Liu J, Pan S, Hsieh MH, Ng N, Sun F, Wang T, Kasibhatla S, Schuller AG, Li AG, Cheng D, Li J, Tompkins C, Pferdekamper A, Steffy A, Cheng J, Kowal C, Phung V, Guo G, Wang Y, Graham MP, Flynn S, Brenner JC, Li C, Villarroel MC, Schultz PG, Wu X, McNamara P, Sellers WR, Petruzzelli L, Boral AL: Targeting Wnt-driven cancer through the inhibition of Porcupine by LGK974. Proc Natl Acad Sci U S A. 2013, 110 (50): 20224-20229.

    PubMed Central  PubMed  Google Scholar 

  36. 36.

    Takada R, Satomi Y, Kurata T, Ueno N, Norioka S, Kondoh H, Takao T, Takada S: Monounsaturated Fatty Acid Modification of Wnt Protein: Its Role in Wnt Secretion. Dev Cell. 2006, 11 (6): 791-801.

    PubMed  Google Scholar 

  37. 37.

    Huang SM, Mishina YM, Liu S, Cheung A, Stegmeier F, Michaud GA, Charlat O, Wiellette E, Zhang Y, Wiessner S, Hild M, Shi X, Wilson CJ, Mickanin C, Myer V, Fazal A, Tomlinson R, Serluca F, Shao W, Cheng H, Shultz M, Rau C, Schirle M, Schlegl J, Ghidelli S, Fawell S, Lu C, Curtis D, Kirschner MW, Lengauer C: Tankyrase inhibition stabilizes axin and antagonizes Wnt signalling. Nature. 2009, 461 (7264): 614-620.

    PubMed  Google Scholar 

  38. 38.

    Lau T, Chan E, Callow M, Waaler J, Boggs J, Blake RA, Magnuson S, Sambrone A, Schutten M, Firestein R, Machon O, Korinek V, Choo E, Diaz D, Merchant M, Polakis P, Holsworth DD, Krauss S, Costa M: A novel tankyrase small-molecule inhibitor suppresses APC mutation-driven colorectal tumor growth. Cancer Res. 2013, 73 (10): 3132-3144.

    PubMed  Google Scholar 

  39. 39.

    Lee E, Salic A, Kruger R, Heinrich R, Kirschner MW: The roles of APC and Axin derived from experimental and theoretical analysis of the Wnt pathway. PLoS Biol. 2003, 1 (1): E10.

    PubMed Central  PubMed  Google Scholar 

  40. 40.

    Polakis P: The many ways of Wnt in cancer. Curr Opin Genet Dev. 2007, 17 (1): 45-51.

    PubMed  Google Scholar 

  41. 41.

    Chen M, Wang J, Lu J, Bond MC, Ren XR, Lyerly HK, Barak LS, Chen W: The anti-helminthic niclosamide inhibits Wnt/Frizzled1 signaling. Biochemistry. 2009, 48 (43): 10267-10274.

    PubMed Central  PubMed  Google Scholar 

  42. 42.

    Londono-Joshi AI, Arend RC, Aristizabal L, Lu W, Samant RS, Metge BJ, Hidalgo B, Grizzle WE, Conner M, Forero-Torres A, Lobuglio AF, Li Y, Buchsbaum DJ: Effect of niclosamide on basal-like breast cancers. Mol Cancer Ther. 2014, 13 (4): 800-811.

    PubMed Central  PubMed  Google Scholar 

  43. 43.

    Li Y, Li PK, Roberts MJ, Arend RC, Samant RS, Buchsbaum DJ: Multi-targeted therapy of cancer by niclosamide: A new application for an old drug. Cancer Lett. 2014, 349 (1): 8-14.

    PubMed Central  PubMed  Google Scholar 

  44. 44.

    Koval AV, Vlasov P, Shichkova P, Khunderyakova S, Markov Y, Panchenko J, Volodina A, Kondrashov FA, Katanaev VL: Anti-leprosy drug clofazimine inhibits growth of triple-negative breast cancer cells via inhibition of canonical Wnt signaling. Biochem Pharmacol. 2014, 87 (4): 571-578.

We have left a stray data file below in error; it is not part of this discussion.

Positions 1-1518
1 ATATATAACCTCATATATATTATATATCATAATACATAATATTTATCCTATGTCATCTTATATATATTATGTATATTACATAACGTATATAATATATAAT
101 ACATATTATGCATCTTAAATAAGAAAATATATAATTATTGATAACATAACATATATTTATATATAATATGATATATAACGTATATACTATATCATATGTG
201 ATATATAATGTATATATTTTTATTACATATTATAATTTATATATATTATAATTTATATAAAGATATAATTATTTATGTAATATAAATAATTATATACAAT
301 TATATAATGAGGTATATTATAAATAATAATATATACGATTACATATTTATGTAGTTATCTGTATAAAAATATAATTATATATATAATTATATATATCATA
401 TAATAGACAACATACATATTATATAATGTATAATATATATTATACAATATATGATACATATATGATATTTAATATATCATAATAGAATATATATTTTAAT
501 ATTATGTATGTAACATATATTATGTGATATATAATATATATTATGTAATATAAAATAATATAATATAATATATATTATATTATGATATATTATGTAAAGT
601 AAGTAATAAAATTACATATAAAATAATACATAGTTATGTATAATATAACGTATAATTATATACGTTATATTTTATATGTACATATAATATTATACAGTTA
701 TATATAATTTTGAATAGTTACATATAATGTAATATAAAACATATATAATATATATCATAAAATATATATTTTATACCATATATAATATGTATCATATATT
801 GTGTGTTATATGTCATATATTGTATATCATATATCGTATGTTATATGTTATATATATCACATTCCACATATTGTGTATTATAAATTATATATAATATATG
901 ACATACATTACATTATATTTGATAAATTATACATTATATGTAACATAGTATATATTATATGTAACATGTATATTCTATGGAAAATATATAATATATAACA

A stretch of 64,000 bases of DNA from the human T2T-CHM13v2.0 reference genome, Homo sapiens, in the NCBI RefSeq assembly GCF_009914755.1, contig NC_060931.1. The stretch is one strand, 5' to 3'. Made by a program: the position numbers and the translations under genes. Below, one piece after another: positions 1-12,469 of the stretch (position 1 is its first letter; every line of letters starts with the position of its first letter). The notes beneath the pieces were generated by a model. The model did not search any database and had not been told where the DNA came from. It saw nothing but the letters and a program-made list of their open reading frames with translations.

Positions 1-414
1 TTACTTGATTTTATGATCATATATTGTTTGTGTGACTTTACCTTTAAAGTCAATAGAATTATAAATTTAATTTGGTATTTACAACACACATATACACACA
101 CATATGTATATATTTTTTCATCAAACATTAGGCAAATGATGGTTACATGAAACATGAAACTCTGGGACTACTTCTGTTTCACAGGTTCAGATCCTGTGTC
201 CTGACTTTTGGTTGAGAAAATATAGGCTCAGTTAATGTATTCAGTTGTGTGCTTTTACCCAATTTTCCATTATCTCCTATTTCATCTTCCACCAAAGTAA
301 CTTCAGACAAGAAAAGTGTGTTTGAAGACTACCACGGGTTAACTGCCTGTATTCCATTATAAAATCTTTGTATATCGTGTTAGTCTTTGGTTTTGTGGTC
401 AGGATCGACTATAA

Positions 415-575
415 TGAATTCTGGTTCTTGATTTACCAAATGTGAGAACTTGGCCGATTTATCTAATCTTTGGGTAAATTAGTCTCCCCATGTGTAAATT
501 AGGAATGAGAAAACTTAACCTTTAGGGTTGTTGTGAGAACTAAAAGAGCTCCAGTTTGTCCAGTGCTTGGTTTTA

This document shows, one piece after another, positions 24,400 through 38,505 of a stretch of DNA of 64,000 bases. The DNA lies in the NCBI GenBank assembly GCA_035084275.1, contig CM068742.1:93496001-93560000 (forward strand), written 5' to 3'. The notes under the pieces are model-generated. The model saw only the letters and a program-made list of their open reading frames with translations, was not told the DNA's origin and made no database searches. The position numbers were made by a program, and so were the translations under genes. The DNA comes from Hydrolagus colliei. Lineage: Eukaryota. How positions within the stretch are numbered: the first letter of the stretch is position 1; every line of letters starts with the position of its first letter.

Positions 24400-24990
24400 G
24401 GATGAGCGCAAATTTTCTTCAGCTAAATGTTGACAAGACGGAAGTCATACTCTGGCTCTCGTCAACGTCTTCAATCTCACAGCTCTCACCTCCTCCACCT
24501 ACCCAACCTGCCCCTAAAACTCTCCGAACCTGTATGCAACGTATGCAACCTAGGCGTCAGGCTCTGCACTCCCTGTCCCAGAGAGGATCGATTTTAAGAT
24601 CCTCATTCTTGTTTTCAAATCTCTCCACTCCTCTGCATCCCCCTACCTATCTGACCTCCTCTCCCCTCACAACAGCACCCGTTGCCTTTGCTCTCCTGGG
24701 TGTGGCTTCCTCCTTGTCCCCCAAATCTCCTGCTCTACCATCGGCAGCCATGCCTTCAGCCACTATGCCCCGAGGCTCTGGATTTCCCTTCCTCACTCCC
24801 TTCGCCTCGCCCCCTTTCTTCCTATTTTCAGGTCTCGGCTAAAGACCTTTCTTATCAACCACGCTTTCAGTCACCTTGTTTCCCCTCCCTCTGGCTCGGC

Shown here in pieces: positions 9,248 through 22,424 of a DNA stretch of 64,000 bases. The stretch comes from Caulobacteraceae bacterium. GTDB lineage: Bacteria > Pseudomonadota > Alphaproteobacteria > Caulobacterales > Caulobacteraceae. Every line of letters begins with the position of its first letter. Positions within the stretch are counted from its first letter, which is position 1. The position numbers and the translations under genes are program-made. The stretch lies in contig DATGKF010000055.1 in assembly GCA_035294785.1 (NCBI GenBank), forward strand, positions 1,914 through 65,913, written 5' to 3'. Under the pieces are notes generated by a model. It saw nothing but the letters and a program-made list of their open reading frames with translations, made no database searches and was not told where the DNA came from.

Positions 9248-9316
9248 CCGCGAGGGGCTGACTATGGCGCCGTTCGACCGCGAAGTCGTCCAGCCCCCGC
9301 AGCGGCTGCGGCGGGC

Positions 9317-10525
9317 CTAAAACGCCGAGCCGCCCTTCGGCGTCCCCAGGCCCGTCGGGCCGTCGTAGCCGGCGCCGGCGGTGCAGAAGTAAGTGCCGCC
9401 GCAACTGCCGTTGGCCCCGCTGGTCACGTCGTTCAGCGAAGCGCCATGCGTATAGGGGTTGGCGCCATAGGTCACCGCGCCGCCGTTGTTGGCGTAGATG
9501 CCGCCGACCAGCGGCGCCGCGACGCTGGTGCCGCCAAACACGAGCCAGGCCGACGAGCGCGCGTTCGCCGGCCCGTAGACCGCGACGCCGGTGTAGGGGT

PubMed  Google Scholar 

  45. 45.

    Hanaki H, Yamamoto H, Sakane H, Matsumoto S, Ohdan H, Sato A, Kikuchi A: An anti-Wnt5a antibody suppresses metastasis of gastric cancer cells in vivo by inhibiting receptor-mediated endocytosis. Mol Cancer Ther. 2012, 11 (2): 298-307.

    PubMed  Google Scholar 

  46. 46.

    He B, Reguart N, You L, Mazieres J, Xu Z, Lee AY, Mikami I, McCormick F, Jablons DM: Blockade of Wnt-1 signaling induces apoptosis in human colorectal cancer cells containing downstream mutations. Oncogene. 2005, 24 (18): 3054-3058.

    PubMed  Google Scholar 

  47. 47.

    DeAlmeida VI, Miao L, Ernst JA, Koeppen H, Polakis P, Rubinfeld B: The soluble wnt receptor Frizzled8CRD-hFc inhibits the growth of teratocarcinomas in vivo. Cancer Res. 2007, 67 (11): 5371-5379.

    PubMed  Google Scholar 

  48. 48.

    Koval A, Katanaev VL: Platforms for high-throughput screening of Wnt/Frizzled antagonists. Drug Discov Today. 2012, 17 (23–24): 1316-1322.

    PubMed  Google Scholar 

  49. 49.

    Kola I, Landis J: Can the pharmaceutical industry reduce attrition rates?. Nat Rev Drug Discov. 2004, 3 (8): 711-715.

    PubMed  Google Scholar 

  50. 50.

    Hutchings CJ, Koglin M, Marshall FH: Therapeutic antibodies directed at G protein-coupled receptors. MAbs. 2010, 2 (6): 594-606.

    PubMed Central  PubMed  Google Scholar 

  51. 51.

    Jenei V, Sherwood V, Howlin J, Linnskog R, Safholm A, Axelsson L, Andersson T: A t-butyloxycarbonyl-modified Wnt5a-derived hexapeptide functions as a potent antagonist of Wnt5a-dependent melanoma cell invasion. Proc Natl Acad Sci U S A. 2009, 106 (46): 19473-19478.

    PubMed Central  PubMed  Google Scholar 

  52. 52.

    Safholm A, Leandersson K, Dejmek J, Nielsen CK, Villoutreix BO, Andersson T: A formylated hexapeptide ligand mimics the ability of Wnt-5a to impair migration of human breast epithelial cells. J Biol Chem. 2006, 281 (5): 2740-2749.

    PubMed  Google Scholar 

  53. 53.

    Safholm A, Tuomela J, Rosenkvist J, Dejmek J, Harkonen P, Andersson T: The Wnt-5a-derived hexapeptide Foxy-5 inhibits breast cancer metastasis in vivo by targeting cell motility. Clin Cancer Res. 2008, 14 (20): 6556-6563.

    PubMed  Google Scholar